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The Budapest-Belgrade Railway Project and Its Significance for Hungary’s Foreign Policy Identity- study by T. Peragovics & Á. Szunomár Read more

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New research article by Ildikó Schlotter and co-authors in Discrete Applied Mathematics Read more

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Which sectors go on when there is a sudden stop? An empirical analysis by Miklós Váry and István Kónya Read more

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Reindustrialisation and the Production of Multiple Marginalities in an Old Mining Town of Hungary - Nagy, Brody, Mihaly Read more

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KTI Szeminárium: dr. Christian Ochsner

The presentation will take place in a hybrid format via zoom interface or in person in room K.11-12; 06.06.2024, 13.00.

Speaker: dr. Christian Ochsner

Title: Progress without us! 1918-influenza mortality and the shift in health related statements and behavior

Abstract: How do adverse health-shocks affect communities and families in respect to their health-behavior and health-policy statements? To answer this question, we link individual death-register data on the 1918 influenza to the political support of compulsory vaccination and to community and individual vaccination behavior before and after the 1918 influenza. We use a setting that allows us to measure behavior and statements around 1918: The popular vote system in Switzerland and detailed lists of local smallpox vaccination campaigns from 1907 to 1933. We find that higher flu mortality reduces both the political support for compulsory vaccination and the use of the most effective health-technology during this time, while pre-flu health measures are not correlated with flu mortality. An analysis of all popular votes around this time reveals that communities with high flu mortality became more skeptical towards healthcare, technology and education reforms, while perception toward economic freedom surged. Our results shed novel insight on the public reaction caused by to most deathly pandemic in recent centuries and show determinants of health-policy and health-technology skepticism. We conclude that health shocks cause regress rather than progress in health policy and technology.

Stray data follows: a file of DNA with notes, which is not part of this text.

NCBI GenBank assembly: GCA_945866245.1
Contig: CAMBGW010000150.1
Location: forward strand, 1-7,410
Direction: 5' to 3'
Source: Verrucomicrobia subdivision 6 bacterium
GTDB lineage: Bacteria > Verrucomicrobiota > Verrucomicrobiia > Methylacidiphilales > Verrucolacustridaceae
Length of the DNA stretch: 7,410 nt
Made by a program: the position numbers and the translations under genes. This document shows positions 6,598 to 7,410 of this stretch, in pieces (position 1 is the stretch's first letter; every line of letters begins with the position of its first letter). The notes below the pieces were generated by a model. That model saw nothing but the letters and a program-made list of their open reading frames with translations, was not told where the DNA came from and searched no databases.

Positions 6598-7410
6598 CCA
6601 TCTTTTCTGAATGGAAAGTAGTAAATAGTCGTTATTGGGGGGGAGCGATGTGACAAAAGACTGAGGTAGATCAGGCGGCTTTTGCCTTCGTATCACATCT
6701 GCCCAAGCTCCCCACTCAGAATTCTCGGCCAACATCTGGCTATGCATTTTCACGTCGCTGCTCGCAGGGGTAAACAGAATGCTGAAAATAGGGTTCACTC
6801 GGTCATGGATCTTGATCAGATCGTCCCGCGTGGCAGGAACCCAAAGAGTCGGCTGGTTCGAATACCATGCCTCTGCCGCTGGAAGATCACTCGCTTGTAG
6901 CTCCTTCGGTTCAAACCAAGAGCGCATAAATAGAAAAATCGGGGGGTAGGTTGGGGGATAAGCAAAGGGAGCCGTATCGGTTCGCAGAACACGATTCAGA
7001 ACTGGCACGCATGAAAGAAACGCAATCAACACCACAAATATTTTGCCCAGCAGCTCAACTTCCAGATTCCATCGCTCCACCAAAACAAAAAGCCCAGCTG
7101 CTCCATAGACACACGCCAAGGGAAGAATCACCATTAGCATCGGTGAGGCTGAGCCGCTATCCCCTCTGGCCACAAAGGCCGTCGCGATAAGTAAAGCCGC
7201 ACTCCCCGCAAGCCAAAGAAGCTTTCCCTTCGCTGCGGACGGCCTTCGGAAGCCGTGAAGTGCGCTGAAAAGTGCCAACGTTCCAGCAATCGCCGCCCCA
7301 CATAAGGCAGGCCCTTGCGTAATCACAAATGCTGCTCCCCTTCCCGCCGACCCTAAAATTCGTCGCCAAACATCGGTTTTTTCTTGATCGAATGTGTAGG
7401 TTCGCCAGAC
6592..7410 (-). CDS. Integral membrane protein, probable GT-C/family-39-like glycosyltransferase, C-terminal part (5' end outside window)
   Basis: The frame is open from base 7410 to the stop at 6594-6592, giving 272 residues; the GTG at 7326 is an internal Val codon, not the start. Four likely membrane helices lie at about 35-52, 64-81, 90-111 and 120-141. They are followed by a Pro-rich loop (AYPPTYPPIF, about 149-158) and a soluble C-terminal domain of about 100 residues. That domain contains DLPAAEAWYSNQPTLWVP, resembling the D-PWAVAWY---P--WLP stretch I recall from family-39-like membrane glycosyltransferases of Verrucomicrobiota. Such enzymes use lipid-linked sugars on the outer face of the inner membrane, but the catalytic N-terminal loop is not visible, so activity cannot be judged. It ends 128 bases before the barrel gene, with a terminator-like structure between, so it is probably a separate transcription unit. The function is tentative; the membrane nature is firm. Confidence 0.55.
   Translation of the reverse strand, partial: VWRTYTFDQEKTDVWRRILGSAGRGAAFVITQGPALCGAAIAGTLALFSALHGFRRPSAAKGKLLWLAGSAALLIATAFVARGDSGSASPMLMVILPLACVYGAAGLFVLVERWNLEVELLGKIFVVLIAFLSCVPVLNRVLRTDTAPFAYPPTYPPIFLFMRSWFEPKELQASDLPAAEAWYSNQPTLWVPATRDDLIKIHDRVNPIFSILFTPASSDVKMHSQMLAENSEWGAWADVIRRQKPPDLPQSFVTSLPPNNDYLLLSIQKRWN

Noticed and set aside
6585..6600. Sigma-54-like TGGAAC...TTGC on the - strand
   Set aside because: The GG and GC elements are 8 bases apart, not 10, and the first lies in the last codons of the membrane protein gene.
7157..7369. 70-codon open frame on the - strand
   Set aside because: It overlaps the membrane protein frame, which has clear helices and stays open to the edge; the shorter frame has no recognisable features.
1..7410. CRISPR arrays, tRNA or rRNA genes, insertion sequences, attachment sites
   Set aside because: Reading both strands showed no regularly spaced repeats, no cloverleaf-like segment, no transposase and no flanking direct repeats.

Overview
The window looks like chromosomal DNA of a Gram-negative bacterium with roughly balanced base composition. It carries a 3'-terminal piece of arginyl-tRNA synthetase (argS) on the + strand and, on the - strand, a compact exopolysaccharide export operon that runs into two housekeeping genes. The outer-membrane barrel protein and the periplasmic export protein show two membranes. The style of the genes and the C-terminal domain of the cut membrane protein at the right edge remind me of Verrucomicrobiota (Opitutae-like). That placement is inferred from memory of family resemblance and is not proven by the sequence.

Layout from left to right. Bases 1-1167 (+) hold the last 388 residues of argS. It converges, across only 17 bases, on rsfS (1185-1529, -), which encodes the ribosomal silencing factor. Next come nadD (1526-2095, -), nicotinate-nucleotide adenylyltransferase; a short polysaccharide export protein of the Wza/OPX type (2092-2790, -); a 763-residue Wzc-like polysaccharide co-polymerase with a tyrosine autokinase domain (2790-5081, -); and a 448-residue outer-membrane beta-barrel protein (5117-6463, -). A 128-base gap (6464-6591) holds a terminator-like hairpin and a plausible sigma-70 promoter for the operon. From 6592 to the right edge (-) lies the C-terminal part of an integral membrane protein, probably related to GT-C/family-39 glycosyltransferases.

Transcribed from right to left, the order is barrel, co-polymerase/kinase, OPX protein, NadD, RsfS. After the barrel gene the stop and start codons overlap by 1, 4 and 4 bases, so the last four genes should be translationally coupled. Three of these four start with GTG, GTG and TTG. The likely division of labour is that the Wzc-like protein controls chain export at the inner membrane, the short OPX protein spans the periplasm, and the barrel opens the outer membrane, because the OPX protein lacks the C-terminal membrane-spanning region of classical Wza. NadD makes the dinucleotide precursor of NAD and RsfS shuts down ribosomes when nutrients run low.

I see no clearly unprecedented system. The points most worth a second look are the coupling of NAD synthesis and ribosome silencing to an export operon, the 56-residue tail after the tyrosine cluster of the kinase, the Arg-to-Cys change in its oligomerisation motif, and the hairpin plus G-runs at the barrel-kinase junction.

Bio: Christian Ochsner is an Assistant Professor at CERGE-EI and a Research Associate at SIAW-University of St. Gallen. Christian published his research in The Economic Journal and the American Economic Journal: Applied Economics. He would like to better understand how critical moments in history shape socio-economic trajectories and still matter today. His research is at the border areas of development economics, political economy, and cultural economy. His latest research examines the role of new technologies and the origin of

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